REACT randomly assigned 409 patients—treated with either microsurgical clipping or endovascular coiling aneurysm securing procedures—1:1 to placebo or clazosentan 15 mg/hr, for a 14-day treatment period.
According to an announcement by Idorsia, initial findings from the phase 3 REACT study (NCT03585270) of clazosenten showed that the agent failed to meet its primary end point of preventing clinical deterioration in patients presenting with aneurysmal subarachnoid hemorrhage (aSAH).1
"I am very disappointed with the negative result of REACT,” Jean-Paul Clozel, MD, chief executive officer, Idorsia, said in a statement. "The study was based on strong scientific and medical rationale and executed diligently by a committed team of experts at Idorsia and by the investigators. On behalf of everyone at Idorsia, I’d like to thank the investigator teams and expert advisors for their tireless support to conduct this study in such a challenging medical condition."
The primary efficacy end point was the occurrence of clinical deterioration due to delayed cerebral ischemic (DCI) up to 14 days post-study drug initiation. Occurrence of clinically relevant cerebral infarction at day 16, as well as change in modified Raking Scale and Glasgow Outcome Scale-Extended score at week 12, as secondary end points for the trial. The trial also had radiological results and clinical end points evaluated by independent committees, blinded to treatment allocation.
REACT was a double-blind, placebo-controlled, parallel-group study that included 409 patients with documented aSAH from a ruptured cerebral aneurysm who were randomly assigned 1:1 to 15 mg/hr intravenous clozaosentan or placebo. Eligible patients were between 18 to 70 years old with World Federation of Neurological Societies grades 1-4 after recovery from the aneurysm-securing procedure and “thick and diffuse clots” on the admission CT scan.
Clazosentan, a fast-acting endothelin A (ETA) receptor antagonist, has been previously approved as a preventive treatment for cerebral vasospasm, vasospasm-related cerebral infarction, and cerebral ischemic symptoms after aSAH in Japan. For context, the subarachnoid bleeding and subsequent release of endothelin-1 can lead to cerebral vasospasm, which typically starts 3 days after aSAH onset and peaks in intensity between 8 and 11 days.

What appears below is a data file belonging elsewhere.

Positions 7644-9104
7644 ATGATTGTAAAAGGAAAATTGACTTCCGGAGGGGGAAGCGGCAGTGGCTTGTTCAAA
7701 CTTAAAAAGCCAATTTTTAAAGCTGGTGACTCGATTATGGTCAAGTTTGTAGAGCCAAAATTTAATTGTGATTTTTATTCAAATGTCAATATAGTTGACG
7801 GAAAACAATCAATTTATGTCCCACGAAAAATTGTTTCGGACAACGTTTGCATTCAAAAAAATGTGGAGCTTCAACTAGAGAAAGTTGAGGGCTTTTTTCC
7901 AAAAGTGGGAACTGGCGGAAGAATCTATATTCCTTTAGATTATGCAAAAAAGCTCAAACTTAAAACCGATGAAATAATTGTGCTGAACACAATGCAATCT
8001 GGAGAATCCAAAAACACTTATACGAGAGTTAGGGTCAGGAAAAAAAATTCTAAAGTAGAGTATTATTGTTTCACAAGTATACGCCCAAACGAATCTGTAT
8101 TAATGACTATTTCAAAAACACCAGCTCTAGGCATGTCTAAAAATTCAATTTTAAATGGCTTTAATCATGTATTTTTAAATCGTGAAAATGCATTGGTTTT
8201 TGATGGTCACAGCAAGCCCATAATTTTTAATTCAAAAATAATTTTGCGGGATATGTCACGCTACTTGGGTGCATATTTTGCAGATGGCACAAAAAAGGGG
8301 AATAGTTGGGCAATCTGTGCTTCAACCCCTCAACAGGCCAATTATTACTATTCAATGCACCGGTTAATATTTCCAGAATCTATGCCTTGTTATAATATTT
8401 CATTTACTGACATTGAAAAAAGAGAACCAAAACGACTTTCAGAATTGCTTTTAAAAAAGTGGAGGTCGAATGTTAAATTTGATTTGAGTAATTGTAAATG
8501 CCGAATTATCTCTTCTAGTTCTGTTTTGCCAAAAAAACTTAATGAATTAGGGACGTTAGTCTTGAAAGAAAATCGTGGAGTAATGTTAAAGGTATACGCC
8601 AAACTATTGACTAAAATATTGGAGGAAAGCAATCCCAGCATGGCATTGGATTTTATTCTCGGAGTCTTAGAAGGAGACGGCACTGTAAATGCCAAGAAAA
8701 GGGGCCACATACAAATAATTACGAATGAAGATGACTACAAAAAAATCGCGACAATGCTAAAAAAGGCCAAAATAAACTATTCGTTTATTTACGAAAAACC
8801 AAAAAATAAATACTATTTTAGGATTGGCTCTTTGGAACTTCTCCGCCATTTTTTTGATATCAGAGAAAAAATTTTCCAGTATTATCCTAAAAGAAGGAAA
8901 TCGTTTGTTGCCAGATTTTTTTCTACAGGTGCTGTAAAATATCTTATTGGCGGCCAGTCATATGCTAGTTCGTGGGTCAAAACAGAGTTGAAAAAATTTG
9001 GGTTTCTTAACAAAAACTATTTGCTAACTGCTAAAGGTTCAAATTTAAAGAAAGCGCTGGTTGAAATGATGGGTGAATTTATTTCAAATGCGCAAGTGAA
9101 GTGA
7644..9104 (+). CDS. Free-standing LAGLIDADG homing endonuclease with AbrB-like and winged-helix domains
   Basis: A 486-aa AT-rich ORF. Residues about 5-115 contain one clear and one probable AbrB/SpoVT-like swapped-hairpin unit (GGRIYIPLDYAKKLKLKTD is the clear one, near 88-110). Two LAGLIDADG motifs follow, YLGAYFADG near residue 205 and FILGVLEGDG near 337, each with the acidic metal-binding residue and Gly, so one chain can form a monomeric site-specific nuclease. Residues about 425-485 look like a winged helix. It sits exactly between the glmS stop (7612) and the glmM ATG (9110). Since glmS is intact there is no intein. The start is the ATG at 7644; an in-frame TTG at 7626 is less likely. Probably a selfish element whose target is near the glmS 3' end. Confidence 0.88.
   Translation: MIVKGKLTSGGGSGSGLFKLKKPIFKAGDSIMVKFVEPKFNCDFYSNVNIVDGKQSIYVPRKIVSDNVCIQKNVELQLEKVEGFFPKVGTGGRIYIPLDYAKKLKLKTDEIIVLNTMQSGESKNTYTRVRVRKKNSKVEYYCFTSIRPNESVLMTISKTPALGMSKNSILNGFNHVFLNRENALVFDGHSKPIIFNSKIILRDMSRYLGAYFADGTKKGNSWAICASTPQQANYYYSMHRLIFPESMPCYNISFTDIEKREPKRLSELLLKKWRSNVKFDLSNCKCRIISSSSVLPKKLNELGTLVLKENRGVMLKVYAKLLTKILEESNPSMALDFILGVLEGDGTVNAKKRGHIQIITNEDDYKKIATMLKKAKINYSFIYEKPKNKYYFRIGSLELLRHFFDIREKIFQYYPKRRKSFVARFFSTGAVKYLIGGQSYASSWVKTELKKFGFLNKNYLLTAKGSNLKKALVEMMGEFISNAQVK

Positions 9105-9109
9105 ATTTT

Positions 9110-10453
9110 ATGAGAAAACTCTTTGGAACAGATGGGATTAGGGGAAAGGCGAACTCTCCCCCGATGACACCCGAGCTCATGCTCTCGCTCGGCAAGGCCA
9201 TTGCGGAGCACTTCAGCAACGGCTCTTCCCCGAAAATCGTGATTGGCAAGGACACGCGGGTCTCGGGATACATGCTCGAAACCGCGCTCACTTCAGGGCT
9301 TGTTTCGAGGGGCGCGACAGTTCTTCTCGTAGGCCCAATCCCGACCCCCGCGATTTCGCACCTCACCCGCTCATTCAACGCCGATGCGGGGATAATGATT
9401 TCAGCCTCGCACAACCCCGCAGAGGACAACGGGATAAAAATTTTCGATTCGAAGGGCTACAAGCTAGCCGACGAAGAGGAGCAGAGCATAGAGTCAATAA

The therapy has demonstrated a significant ability to prevent cerebral vasospasm before, first showcased in the phase 2 dose-finding CONSCIOUS 1 study (NCT00111085). That study, which featured 413 patients with aSAH, showed that moderate or severe vasospasm was reduced in a dose-dependent fashion from 66% in the placebo group to 23% in the 15 mg/hr clazosentan group (risk reduction, 65%; 95% CI, 47%-78%; P <.0001). In terms of safety, the therapy was found to be associated with increased rates of pulmonary complications, hypotension, and anemia.2
This was followed by 2 phase 3 studies, CONSCIOUS-2 and CONSCIOUS-3, to assess the effect of clazosentan on the incidence cerebral vasospasm-related morbidity and all-cause mortality. In CONSCIOUS-2, 5 mg/hr of clazosentan did not demonstrate a significant treatment effect, resulting in the premature termination of CONSCIOUS-3. The primary composite end point—all-cause mortality, vasospasm-related new cerebral infarcts or delayed ischemic neurological deficits, or rescue therapy—occurred in 27% of patients on placebo (n = 189) vs 24% and 15% of those treated with clazosentan 5 mg/hr or 10 mg/hr, respectively, in CONSCIOUS-3.3